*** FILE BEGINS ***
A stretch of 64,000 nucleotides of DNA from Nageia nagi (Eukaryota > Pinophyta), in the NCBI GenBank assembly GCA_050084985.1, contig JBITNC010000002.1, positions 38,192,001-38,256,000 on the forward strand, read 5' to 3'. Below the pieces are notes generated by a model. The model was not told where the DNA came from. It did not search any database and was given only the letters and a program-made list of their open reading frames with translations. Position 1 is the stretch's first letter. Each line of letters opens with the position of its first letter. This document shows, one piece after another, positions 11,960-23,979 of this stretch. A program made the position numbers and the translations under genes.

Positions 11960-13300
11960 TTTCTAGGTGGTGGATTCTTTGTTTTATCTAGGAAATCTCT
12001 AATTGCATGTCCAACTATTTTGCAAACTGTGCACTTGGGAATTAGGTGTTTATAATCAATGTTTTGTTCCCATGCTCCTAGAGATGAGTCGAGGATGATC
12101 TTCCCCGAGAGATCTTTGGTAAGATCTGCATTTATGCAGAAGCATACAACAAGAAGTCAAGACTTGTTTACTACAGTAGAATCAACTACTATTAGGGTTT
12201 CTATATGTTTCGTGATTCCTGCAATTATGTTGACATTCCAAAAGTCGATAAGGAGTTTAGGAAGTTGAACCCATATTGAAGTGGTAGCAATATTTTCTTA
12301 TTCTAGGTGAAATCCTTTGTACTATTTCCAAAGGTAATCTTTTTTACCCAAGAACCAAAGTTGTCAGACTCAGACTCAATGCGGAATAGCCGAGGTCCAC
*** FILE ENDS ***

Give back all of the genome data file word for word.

A stretch of 64,000 nucleotides of DNA from Nageia nagi (Eukaryota > Pinophyta), in the NCBI GenBank assembly GCA_050084985.1, contig JBITNC010000002.1, positions 38,192,001-38,256,000 on the forward strand, read 5' to 3'. Below the pieces are notes generated by a model. The model was not told where the DNA came from. It did not search any database and was given only the letters and a program-made list of their open reading frames with translations. Position 1 is the stretch's first letter. Each line of letters opens with the position of its first letter. This document shows, one piece after another, positions 11,960-23,979 of this stretch. A program made the position numbers and the translations under genes.

Positions 11960-13300
11960 TTTCTAGGTGGTGGATTCTTTGTTTTATCTAGGAAATCTCT
12001 AATTGCATGTCCAACTATTTTGCAAACTGTGCACTTGGGAATTAGGTGTTTATAATCAATGTTTTGTTCCCATGCTCCTAGAGATGAGTCGAGGATGATC
12101 TTCCCCGAGAGATCTTTGGTAAGATCTGCATTTATGCAGAAGCATACAACAAGAAGTCAAGACTTGTTTACTACAGTAGAATCAACTACTATTAGGGTTT
12201 CTATATGTTTCGTGATTCCTGCAATTATGTTGACATTCCAAAAGTCGATAAGGAGTTTAGGAAGTTGAACCCATATTGAAGTGGTAGCAATATTTTCTTA
12301 TTCTAGGTGAAATCCTTTGTACTATTTCCAAAGGTAATCTTTTTTACCCAAGAACCAAAGTTGTCAGACTCAGACTCAATGCGGAATAGCCGAGGTCCAC